Speaking the Language
You do NOT need to speak Spanish to get an English teaching job in Mexico, however, in rural areas and smaller towns you will be grateful to know a little in your everyday life, and if you’re trying to make local friends. In bigger cities, this applies less, but I always recommend pocketing a few conversational phrases and maybe checking out some lessons whenever you move somewhere new.
FAQs on Teaching English in Mexico
Do I need a degree to teach English in Mexico?
No, you do not need a degree to teach English in Mexico. Having a degree will help you secure the higher paid, international school jobs though!
Do you have to speak Spanish to teach English in Mexico?
No, it is not required to speak Spanish. However, you might need to learn a few phrases if teaching in some rural towns in Mexico.
What do I need to become a teacher in Mexico?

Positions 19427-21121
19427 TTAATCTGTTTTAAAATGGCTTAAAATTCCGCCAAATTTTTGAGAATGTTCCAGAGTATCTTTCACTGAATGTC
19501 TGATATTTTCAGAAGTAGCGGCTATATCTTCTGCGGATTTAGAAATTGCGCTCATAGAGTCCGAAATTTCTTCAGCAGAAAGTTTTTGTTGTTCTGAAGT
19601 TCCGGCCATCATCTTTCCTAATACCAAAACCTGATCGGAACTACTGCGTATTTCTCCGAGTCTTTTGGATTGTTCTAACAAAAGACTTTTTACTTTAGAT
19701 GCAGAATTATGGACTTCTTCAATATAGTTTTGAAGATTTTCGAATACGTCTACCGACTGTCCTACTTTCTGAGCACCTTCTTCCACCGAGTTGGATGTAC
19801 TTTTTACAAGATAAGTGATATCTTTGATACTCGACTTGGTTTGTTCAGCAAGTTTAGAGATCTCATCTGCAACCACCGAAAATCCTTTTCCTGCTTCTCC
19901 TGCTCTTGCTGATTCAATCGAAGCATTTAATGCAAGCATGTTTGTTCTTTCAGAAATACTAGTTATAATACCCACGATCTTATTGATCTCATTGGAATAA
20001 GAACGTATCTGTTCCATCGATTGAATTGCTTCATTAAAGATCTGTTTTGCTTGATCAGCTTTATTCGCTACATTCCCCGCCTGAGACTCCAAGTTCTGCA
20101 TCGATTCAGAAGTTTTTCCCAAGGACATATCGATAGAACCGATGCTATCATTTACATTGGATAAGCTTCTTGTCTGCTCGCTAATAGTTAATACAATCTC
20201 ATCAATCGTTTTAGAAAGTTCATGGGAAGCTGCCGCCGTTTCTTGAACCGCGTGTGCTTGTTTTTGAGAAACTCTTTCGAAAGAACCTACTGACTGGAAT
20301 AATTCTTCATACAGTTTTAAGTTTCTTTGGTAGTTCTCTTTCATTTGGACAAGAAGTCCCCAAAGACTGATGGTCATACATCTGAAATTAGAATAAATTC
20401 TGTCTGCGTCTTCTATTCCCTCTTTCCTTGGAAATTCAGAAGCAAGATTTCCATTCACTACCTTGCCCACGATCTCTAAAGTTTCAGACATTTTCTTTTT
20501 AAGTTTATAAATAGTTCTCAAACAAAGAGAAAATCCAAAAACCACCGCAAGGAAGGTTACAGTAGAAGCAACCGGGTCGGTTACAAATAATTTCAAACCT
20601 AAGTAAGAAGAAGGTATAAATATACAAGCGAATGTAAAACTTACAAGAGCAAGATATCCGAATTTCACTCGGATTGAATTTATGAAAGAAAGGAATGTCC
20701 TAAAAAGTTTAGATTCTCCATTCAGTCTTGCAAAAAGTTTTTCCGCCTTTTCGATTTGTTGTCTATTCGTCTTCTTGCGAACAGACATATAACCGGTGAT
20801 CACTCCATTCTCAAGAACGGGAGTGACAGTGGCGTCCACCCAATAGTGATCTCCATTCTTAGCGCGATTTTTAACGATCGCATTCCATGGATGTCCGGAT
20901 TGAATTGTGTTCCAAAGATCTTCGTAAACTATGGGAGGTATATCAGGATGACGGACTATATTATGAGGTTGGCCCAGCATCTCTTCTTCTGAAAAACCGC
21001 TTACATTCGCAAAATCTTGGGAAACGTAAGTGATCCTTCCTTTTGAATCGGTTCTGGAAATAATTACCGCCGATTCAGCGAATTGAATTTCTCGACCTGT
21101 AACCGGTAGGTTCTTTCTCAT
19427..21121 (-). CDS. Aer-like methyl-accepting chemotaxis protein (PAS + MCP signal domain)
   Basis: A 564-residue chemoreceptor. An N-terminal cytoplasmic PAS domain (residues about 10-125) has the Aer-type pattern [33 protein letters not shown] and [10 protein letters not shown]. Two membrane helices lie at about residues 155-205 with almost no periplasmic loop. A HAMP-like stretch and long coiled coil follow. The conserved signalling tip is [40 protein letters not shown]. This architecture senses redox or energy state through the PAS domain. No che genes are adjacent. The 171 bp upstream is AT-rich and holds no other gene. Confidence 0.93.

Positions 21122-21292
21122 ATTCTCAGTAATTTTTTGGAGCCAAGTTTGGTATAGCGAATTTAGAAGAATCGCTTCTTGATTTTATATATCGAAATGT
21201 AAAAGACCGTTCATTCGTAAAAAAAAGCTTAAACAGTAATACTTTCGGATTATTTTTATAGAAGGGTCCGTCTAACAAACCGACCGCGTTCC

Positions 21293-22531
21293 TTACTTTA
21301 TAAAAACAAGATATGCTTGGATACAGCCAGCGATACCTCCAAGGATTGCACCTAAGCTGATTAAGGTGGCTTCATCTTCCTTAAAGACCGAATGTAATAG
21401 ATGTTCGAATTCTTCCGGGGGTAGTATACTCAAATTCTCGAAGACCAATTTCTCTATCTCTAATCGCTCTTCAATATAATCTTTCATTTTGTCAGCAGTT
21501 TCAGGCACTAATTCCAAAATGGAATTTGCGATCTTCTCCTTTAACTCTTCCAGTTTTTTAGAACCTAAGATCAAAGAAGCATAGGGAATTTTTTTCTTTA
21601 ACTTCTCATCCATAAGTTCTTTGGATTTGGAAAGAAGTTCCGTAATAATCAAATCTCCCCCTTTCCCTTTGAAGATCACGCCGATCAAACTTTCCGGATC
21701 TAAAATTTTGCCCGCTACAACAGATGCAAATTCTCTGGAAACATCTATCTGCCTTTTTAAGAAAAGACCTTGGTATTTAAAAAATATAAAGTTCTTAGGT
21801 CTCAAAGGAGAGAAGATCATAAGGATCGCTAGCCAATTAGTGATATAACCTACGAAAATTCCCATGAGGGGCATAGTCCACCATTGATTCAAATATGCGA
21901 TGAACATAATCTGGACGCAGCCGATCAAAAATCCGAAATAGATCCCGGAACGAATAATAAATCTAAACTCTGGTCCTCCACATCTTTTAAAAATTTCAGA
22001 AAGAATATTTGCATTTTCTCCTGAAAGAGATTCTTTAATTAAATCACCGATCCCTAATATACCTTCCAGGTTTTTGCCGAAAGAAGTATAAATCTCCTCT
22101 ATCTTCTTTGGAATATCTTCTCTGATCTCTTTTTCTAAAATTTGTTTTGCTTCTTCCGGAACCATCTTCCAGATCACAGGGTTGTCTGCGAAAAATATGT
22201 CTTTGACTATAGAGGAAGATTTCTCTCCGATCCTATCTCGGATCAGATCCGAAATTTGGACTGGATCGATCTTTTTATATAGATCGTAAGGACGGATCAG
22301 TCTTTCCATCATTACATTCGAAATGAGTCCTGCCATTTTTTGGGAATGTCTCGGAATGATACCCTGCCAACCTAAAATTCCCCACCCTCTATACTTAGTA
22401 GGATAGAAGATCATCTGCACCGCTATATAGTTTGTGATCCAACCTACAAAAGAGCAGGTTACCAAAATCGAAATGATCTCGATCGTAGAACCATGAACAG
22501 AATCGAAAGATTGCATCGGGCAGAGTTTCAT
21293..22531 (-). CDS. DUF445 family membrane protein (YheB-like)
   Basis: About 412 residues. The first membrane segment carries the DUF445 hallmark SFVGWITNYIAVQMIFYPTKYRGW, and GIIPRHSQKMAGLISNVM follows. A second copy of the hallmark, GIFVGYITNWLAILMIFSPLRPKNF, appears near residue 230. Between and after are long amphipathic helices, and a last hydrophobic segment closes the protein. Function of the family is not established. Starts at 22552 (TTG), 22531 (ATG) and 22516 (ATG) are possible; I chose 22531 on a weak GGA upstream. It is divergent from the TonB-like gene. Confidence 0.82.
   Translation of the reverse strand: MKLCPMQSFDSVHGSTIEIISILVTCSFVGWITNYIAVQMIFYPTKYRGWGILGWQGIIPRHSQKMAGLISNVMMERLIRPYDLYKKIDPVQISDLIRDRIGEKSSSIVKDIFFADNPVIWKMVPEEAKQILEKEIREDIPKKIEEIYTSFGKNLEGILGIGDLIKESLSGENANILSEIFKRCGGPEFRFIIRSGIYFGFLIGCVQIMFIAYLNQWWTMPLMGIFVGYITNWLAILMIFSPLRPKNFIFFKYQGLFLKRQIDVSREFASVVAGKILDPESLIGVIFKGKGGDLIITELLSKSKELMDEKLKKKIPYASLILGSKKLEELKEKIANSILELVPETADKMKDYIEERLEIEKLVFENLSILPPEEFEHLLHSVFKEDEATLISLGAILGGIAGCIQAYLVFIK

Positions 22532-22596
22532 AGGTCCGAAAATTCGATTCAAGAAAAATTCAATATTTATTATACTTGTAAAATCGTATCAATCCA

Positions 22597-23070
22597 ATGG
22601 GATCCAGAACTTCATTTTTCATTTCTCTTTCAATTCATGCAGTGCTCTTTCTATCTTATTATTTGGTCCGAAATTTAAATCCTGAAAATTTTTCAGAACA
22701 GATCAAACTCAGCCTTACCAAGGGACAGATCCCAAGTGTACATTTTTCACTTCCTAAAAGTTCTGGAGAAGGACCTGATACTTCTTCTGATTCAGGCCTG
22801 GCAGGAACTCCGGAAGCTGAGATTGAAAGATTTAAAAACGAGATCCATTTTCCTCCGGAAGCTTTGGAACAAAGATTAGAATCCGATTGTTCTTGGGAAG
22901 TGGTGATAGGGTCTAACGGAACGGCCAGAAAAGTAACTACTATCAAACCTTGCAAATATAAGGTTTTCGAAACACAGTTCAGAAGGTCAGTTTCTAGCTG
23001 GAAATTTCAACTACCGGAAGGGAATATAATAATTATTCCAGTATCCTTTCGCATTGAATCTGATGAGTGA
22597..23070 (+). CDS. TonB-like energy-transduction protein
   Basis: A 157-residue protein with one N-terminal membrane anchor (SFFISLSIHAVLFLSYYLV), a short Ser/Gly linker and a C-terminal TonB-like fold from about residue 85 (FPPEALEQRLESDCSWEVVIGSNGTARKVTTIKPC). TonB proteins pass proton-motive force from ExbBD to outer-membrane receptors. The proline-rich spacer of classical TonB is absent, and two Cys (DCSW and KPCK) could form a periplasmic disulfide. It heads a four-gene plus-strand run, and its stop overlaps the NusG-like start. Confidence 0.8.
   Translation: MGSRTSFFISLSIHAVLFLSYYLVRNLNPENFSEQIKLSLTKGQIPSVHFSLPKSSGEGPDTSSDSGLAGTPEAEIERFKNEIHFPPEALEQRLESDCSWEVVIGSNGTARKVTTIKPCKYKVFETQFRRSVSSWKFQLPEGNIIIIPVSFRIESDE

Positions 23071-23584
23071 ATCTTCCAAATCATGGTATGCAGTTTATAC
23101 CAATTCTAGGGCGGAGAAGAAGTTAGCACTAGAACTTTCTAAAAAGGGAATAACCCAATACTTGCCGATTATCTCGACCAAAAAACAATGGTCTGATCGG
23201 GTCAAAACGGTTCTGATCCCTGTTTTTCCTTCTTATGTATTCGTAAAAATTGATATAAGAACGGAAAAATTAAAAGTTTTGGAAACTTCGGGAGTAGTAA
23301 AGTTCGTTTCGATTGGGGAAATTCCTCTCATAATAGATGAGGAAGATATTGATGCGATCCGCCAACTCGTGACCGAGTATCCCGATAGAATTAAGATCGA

A TEFL certification and the FM3 visa are pretty much the only things you need to teach English in Mexico. And a can do attitude!
Can I teach in Mexico as a non-Native English speaker?
Yes, you can! You might need to prove your fluency in English though.
Final Thoughts on Teaching English in Mexico
Mexico has a huge demand for English teachers so it almost seems a waste not to consider it as a stop on your ESL journey. Yes, the salary may be low, but the cost of living is low too, so you won’t need to worry about being able to pay your bills every month.
Another merit for teaching English in Mexico is the somewhat lax requirements and the range of teaching. Private language schools (Mexico’s biggest ESL employer) cater to both adults and kids, so if you’d rather teach older students, it’s no problem!
The country is also an amazing place to live! Good food, amazing sights, and fantastic culture, what more could you ask for?